Malama Trail to Puako Petroglyph Archaeological District

During our first night on the Big Island, while dining at Hawaii Calls at the Waikoloa Beach Marriot & Spa, I got a text from my hiking buddy Baron Yamamoto. It turns out that Baron not only enjoys waterfall hunting and ridge hiking, but he also loves searching for ancient Hawaiian petroglyphs. He told me that, since I was in Kona, I should check out some of the petroglyph fields in the area. I did my research and found that I was about a 15 minute drive away from one of the largest collections of petroglyphs in Hawaii. We decided to check out the petroglyphs the day after summiting Mauna Kea. I was stoked.

From the Waikoloa Marriot, we turned left onto Queen Kaahumanu Highway toward the Mauna Lani Resort Hotel and Bungalows. From Queen Kaahumanu Highway, we turned left into the Mauna Lani Resort. From there, we kept our eyes open for signage that would point us to the Puako Petroglyphs. Sure enough, there were a bunch of signs that brought us to a parking lot fronting Holoholokai Beach Park. We quickly located the trailhead near the back of the parking lot.

Start of the Malama-Puako Trail. Photo by Coty Gonzales.

Start of the Malama-Puako Trail. Photo by Coty Gonzales.

Paved start. Photo by Coty Gonzales.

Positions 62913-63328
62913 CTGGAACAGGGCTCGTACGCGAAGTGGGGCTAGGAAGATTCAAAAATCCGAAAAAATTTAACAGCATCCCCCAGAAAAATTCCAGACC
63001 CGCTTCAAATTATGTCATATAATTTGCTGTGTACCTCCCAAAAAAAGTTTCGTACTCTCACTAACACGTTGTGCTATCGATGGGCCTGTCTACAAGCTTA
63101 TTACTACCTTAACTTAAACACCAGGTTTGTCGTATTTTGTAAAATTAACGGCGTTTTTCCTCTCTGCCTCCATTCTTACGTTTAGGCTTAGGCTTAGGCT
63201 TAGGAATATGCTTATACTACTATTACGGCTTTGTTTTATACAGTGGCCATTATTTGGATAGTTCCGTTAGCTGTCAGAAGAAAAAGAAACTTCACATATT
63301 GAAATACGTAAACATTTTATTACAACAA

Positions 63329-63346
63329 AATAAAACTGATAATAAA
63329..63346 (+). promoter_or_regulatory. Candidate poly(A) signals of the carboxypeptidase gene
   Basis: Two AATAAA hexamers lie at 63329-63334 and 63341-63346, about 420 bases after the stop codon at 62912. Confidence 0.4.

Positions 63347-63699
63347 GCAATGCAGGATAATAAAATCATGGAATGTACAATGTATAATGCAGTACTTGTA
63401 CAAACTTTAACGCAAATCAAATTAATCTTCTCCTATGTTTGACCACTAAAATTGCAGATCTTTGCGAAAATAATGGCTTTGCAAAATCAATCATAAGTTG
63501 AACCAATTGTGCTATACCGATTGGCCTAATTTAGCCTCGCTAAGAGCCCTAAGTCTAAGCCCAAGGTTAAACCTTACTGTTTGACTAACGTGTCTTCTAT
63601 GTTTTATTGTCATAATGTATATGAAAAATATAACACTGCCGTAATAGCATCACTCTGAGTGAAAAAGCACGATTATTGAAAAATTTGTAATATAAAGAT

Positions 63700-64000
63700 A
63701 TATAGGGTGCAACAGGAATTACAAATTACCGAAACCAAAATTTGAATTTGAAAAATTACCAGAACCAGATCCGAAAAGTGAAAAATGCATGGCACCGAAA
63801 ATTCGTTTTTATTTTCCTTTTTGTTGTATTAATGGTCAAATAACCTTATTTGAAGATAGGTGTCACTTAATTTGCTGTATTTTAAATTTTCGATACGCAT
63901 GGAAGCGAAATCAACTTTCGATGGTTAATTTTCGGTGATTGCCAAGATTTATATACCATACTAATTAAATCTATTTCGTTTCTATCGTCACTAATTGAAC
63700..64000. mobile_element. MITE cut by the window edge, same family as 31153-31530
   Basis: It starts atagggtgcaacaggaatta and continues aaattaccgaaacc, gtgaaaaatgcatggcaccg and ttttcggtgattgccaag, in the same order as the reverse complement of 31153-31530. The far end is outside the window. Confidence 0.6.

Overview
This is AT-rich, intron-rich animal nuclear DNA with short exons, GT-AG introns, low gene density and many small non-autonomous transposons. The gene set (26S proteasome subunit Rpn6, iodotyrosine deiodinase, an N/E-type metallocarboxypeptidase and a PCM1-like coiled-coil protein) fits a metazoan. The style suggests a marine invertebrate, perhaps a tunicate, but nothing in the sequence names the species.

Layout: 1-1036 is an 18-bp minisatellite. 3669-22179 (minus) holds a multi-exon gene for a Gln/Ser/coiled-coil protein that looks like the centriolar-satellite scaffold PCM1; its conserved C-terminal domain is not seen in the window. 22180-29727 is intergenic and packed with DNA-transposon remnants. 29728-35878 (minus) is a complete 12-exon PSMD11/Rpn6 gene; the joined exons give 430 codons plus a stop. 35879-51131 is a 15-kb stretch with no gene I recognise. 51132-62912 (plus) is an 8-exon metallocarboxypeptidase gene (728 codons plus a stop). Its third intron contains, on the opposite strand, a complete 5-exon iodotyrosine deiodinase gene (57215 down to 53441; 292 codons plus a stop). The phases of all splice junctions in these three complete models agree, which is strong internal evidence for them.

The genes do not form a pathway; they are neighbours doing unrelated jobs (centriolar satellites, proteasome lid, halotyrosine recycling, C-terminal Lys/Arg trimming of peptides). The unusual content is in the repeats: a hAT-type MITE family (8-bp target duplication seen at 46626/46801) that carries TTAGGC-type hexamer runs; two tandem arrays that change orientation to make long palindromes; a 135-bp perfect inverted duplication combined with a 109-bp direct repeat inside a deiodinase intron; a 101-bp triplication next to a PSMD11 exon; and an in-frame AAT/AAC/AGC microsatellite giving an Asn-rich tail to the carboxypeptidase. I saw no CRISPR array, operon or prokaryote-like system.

Paved start. Photo by Coty Gonzales.

Some replica petroglyphs at the start of the trail. Photo by Coty Gonzales.

Some replica petroglyphs at the start of the trail. Photo by Coty Gonzales.

Text taken from one of the informational signs: “Ancient Hawaiians travelled across harsh lava flows to reach this spot. Back then there were few trees to shade them, drinking water was scarce and they had no sturdy shoes to protect their feet. What brought them here, this this particular spot? What made them work so hard with primitive tools, to the carve symbols you see? And why are most of the petroglyphs oriented toward the mountain? Most of the petroglyphs here are human representations. A few of them are animal forms. What do they mean? No one knows for sure. But, the care and energy used in their creation indicates this was a very special place. What secrets do you think the petroglyphs hold?”

A few more replica petroglyphs. Photo by Coty Gonzales.

A few more replica petroglyphs. Photo by Coty Gonzales.

The trees will eat you. Photo by Coty Gonzales.

The trees will eat you. Photo by Coty Gonzales.

The cave along the Malama-Puako Trail. Photo by Coty Gonzales.

The cave along the Malama-Puako Trail. Photo by Coty Gonzales.

The trail itself was very, very dry. You’ll quickly go from a well manicured gravel trail to a more rugged trail entangled with kiawe trees. At the start of the trail, you’ll find a collection of replica petroglyphs. You are free to touch and make rubbings from these replicas. They do make for a nice souvenir. The trail to the Puako Petroglyphs should take anywhere between 25 to 40 minutes. As you hike to the petroglyphs field, keep your eye out for a little cave to your right. You can crawl inside if you wish. Also, take note of some of the petroglyphs that surround the cave. You should not make rubbings of the petroglyphs that you find on the trail or at the petroglyph field.